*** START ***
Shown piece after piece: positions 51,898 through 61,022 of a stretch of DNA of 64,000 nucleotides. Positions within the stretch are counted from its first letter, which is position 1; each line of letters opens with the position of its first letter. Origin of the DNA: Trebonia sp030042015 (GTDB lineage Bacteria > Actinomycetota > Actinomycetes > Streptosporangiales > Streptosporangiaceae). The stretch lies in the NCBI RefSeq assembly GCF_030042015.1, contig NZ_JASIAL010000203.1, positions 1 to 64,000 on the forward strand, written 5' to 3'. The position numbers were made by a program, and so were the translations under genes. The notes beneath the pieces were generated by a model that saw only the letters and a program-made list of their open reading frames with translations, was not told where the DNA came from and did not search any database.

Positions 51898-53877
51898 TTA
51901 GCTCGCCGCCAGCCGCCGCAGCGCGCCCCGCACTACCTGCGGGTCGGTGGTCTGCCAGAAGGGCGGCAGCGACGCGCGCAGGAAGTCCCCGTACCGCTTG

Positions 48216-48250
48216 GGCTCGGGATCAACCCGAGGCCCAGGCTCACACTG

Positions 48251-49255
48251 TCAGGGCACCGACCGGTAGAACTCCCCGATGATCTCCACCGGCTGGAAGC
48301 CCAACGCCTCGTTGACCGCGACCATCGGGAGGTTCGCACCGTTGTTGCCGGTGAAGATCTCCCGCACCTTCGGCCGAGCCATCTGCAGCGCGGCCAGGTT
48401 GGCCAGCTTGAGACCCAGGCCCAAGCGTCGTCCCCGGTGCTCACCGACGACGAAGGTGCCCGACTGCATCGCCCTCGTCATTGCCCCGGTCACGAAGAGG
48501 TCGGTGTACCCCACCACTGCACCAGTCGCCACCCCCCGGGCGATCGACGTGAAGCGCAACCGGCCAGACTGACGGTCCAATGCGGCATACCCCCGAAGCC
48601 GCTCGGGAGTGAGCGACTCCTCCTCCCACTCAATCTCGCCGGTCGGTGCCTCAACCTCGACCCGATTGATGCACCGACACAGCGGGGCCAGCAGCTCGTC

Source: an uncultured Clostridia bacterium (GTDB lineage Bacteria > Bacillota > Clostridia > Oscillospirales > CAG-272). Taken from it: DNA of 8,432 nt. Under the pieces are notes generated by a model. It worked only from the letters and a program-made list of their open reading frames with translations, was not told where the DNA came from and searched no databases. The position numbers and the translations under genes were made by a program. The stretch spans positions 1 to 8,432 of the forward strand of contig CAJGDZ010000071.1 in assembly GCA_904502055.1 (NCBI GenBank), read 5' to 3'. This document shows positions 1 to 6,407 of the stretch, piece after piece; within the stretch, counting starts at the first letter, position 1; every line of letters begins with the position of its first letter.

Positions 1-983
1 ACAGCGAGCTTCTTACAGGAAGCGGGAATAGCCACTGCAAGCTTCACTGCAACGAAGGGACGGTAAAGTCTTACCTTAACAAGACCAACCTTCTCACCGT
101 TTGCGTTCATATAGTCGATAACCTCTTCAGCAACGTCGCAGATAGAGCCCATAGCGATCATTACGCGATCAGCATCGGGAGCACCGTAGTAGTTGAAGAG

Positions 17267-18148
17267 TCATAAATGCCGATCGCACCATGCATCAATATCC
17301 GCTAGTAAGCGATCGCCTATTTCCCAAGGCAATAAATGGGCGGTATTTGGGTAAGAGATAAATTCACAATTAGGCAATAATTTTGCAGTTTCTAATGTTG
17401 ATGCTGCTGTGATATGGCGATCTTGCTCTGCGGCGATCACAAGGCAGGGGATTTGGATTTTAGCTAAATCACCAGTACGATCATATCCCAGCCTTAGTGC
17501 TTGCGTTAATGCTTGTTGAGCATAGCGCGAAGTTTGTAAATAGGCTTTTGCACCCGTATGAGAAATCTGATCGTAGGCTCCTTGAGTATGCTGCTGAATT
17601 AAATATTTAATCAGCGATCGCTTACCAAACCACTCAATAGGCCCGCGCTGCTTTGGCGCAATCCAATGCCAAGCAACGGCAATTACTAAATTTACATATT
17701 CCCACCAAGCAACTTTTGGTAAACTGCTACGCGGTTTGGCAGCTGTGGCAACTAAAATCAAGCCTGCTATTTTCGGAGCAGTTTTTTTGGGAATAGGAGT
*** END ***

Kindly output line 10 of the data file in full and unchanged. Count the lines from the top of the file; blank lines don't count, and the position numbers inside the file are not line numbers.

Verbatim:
48401 GGCCAGCTTGAGACCCAGGCCCAAGCGTCGTCCCCGGTGCTCACCGACGACGAAGGTGCCCGACTGCATCGCCCTCGTCATTGCCCCGGTCACGAAGAGG